D1 SQL notes

Max Rozen

Max Rozen / Updated: October 12, 2022

Fun fact: this blog is now powered by the D1 private beta.

Table of Contents


Iterating on D1 is really hard with just a Worker. You're going to want to jump into the terminal.

On top of this, you know SQL, but chances are you don't know SQLite's dialect. For example, there's no native boolean type - you're going to want to use integers. Get comfortable jumping into sqlite's docs to solve issues.

My workflow: write a schema.sql, and keep executing and changing it until it doesn't error.

For example:

-- schema.sql
CREATE TABLE articles (slug TEXT, title TEXT, content TEXT, excerpt TEXT, date_published TIMESTAMP, show_date INTEGER, PRIMARY KEY (slug));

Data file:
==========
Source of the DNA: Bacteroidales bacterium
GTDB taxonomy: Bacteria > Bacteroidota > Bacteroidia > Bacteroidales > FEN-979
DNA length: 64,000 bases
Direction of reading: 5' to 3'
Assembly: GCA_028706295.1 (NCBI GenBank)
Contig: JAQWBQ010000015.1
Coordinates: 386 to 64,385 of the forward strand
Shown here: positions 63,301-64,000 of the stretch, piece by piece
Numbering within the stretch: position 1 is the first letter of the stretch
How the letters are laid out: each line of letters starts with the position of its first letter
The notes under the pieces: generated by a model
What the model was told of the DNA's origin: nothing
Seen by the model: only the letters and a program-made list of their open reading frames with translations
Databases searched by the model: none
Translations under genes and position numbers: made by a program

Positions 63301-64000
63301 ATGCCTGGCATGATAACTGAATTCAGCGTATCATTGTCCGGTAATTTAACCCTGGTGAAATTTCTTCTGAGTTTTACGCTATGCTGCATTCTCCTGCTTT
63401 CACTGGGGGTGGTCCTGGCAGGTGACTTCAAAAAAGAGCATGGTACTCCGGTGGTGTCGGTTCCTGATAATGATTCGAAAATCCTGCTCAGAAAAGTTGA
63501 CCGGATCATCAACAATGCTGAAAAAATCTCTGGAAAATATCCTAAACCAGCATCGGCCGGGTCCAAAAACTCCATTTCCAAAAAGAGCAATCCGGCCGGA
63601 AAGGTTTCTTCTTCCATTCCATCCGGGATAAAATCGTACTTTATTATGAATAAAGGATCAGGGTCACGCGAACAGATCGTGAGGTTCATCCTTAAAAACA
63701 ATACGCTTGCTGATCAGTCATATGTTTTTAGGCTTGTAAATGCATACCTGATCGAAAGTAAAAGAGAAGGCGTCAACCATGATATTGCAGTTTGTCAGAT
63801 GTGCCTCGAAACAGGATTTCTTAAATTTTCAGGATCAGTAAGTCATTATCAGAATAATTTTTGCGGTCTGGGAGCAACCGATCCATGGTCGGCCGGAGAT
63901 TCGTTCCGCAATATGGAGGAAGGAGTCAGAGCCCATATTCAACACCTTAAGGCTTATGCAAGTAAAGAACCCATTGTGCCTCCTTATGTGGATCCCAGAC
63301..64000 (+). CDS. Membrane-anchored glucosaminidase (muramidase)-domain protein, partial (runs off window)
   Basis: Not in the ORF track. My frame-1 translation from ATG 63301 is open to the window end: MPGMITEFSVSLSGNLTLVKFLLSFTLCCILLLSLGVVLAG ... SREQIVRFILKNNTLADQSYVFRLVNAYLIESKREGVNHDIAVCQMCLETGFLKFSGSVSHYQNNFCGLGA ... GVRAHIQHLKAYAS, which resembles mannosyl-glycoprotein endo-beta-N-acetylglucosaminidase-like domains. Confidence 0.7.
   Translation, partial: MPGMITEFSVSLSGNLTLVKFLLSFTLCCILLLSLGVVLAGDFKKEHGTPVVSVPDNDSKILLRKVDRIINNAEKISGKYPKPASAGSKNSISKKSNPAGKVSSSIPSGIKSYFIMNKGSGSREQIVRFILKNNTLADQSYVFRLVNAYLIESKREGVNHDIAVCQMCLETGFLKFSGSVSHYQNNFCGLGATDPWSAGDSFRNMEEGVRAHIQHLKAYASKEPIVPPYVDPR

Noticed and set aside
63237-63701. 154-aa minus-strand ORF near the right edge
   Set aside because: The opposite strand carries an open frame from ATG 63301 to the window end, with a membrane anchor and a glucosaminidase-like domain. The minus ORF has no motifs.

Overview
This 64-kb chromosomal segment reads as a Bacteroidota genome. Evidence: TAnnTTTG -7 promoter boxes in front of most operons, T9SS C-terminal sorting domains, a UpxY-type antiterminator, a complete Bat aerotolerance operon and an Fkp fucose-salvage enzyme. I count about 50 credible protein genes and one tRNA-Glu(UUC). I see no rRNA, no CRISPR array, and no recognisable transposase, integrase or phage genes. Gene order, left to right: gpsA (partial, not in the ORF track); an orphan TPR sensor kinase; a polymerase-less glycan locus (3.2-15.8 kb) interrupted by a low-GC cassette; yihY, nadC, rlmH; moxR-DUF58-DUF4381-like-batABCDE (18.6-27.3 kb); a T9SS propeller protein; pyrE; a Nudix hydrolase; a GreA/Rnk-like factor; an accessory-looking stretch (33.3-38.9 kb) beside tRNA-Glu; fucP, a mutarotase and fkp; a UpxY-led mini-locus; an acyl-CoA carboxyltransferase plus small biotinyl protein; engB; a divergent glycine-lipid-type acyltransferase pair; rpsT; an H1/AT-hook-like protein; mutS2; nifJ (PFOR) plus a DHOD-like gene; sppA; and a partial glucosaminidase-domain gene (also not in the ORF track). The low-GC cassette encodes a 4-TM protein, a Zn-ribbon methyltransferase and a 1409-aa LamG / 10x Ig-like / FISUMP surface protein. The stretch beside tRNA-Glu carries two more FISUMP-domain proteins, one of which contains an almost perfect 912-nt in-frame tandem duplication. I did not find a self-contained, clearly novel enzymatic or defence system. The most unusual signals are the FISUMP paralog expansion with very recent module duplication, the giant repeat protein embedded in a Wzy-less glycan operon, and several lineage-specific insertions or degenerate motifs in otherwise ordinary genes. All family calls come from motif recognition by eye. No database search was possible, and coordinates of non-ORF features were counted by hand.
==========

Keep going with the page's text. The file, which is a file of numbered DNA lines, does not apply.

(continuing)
INSERT INTO articles (slug, title, content, excerpt, date_published, show_date)
VALUES ("test-article", "Hello World", "Why hello!", "Testing", "2022-09-29 00:00", 1);

and the wrangler command:

NO_D1_WARNING=true npx [email protected] d1 execute blog --file=./schema.sql

Once that command stops erroring, you can verify the data's actually there:

NO_D1_WARNING=true npx [email protected] d1 execute blog --command='SELECT * FROM articles;'

Disaster Recovery

If anything ever happens to the D1 service, there are always backups to restore from.

To get up and running, you'll need to:

  1. List your backups to get the backup ID
  2. Restore the DB using the backup ID

Listing backups

Using wrangler2, you can get your backups using the following command:

wrangler d1 backup list <db_name>

Restoring the D1 database

Using wrangler2 again, you can restore an individual backup using the following command:

wrangler d1 backup restore <db_name> <backup_id>